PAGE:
War of the Rebellion: Serial 014 Page 0249 Chapter XXIII. CORRESPONDENCE, ETC. - UNION.

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JUNE 24, 1862.

Captain CHAUNCEY McKEEVER:

All the information from our lookouts to-day confirm my opinion of yesterday, that the rebel force in my front is considerably reduced. A portion of their camp has been removed to-day. The pickets have been unusually quiet all day.

JOSEPH HOOKER,

Brigadier-General, Commanding Division.

HEADQUARTERS ARMY OF THE POTOMAC, June 24, 1862-1 a.m.

General SUMNER:

The general commanding desires you to advance your pickets, if you have not already done so, in front of Richardson, on the right of the railroad, as far as the opening of it can be done, with the support of one brigade, without bringing on a general engagement. He wishes this done this morning, if practicable, under the conditions specified. If you advance your pickets inform General Hooker beforehand.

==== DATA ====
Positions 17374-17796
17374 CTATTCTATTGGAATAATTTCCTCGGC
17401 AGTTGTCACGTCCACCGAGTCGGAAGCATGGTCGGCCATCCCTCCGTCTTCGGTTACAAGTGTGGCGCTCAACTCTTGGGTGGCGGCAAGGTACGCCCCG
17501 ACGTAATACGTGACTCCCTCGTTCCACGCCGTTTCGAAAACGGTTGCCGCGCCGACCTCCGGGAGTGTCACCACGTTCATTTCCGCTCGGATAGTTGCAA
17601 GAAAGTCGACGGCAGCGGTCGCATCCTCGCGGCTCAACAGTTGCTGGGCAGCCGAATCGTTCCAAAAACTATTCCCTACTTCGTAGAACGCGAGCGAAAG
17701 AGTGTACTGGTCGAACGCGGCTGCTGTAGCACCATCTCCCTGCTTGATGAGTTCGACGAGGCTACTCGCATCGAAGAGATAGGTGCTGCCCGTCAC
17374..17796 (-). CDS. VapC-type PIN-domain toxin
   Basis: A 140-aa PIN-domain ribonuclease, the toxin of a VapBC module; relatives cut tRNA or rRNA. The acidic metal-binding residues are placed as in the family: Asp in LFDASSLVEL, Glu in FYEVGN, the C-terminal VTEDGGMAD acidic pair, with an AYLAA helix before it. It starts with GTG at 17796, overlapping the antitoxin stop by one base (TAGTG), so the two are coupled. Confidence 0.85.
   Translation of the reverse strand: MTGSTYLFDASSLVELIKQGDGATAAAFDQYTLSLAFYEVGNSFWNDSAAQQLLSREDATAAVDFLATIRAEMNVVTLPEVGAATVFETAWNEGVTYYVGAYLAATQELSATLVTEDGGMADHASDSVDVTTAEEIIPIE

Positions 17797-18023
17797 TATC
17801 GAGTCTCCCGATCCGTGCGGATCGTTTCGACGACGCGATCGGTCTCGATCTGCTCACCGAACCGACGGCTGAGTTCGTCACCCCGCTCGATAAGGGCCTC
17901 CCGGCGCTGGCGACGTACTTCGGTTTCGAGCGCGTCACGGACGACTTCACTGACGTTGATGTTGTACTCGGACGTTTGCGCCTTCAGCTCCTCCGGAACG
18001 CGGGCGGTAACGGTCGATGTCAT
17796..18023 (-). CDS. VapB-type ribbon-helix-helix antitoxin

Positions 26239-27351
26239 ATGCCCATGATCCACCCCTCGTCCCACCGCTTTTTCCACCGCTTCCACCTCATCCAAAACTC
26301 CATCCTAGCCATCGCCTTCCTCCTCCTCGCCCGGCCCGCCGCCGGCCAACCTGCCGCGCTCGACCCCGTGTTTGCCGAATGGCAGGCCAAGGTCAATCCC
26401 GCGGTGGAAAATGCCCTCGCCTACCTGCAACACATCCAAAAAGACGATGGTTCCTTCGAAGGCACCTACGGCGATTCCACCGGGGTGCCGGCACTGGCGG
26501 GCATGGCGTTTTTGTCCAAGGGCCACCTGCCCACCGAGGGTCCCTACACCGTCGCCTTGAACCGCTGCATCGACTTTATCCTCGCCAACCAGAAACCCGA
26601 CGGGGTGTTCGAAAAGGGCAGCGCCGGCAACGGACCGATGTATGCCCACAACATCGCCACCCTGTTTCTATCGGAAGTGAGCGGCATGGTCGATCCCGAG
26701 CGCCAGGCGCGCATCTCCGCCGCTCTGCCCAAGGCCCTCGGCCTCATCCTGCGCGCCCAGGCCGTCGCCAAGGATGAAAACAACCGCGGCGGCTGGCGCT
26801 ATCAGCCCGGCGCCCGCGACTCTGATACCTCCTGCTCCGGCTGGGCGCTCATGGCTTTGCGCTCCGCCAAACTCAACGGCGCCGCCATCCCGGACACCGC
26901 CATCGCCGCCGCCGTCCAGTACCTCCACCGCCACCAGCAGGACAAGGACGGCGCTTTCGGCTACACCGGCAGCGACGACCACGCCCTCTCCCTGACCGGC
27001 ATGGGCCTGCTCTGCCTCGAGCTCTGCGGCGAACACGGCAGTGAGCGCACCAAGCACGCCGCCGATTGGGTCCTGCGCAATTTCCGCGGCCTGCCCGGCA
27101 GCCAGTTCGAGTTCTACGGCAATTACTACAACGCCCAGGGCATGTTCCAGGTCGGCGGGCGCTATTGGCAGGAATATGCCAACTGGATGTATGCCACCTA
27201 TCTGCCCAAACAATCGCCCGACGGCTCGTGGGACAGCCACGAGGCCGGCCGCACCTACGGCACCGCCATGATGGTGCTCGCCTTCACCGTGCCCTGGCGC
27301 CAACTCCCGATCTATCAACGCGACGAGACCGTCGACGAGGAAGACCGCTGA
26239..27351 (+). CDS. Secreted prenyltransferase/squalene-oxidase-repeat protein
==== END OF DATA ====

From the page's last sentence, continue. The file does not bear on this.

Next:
R. B. MARCY,

Chief of Staff.

HEADQUARTERS SECOND ARMY CORPS, June 24, 1862.

General MARCY,

Chief of Staff:

GENERAL: I was mistaken this morning; the skirmish was between Richardson's pickets and the enemy. In ended throwing a few caseshot upon the enemy. I regret extremely to report that some of our pickets are behaving very badly, and it seems to me that are getting worse and worse.

Please get an answer to my note in the night about advancing my pickets. I think it will bring on an engagement, for I do not see how I can withdraw a brigade after it is engaged.

I would respectfully suggest whether we cannot learn the position of the enemy better with intelligent scouts than by driving in their pickets before we are ready to make a general advance. Please answer by bearer.

Very respectfully,

E. V. SUMNER,

Brigadier-General, U. S. Army, Commanding.

HEADQUARTERS ARMY OF THE POTOMAC, June 24, 1862-12 m.

General E. V. SUMNER:

All that the commanding general wishes you to do is to connect the left of your pickets with the right of Hooker's as those of the latter advance. It will not be necessary for the center and right of your pickets to go forward at all, and the commanding general thinks a regiment opposite that part of your left line of pickets which advances will be sufficient to support them in case of resistance. He also thinks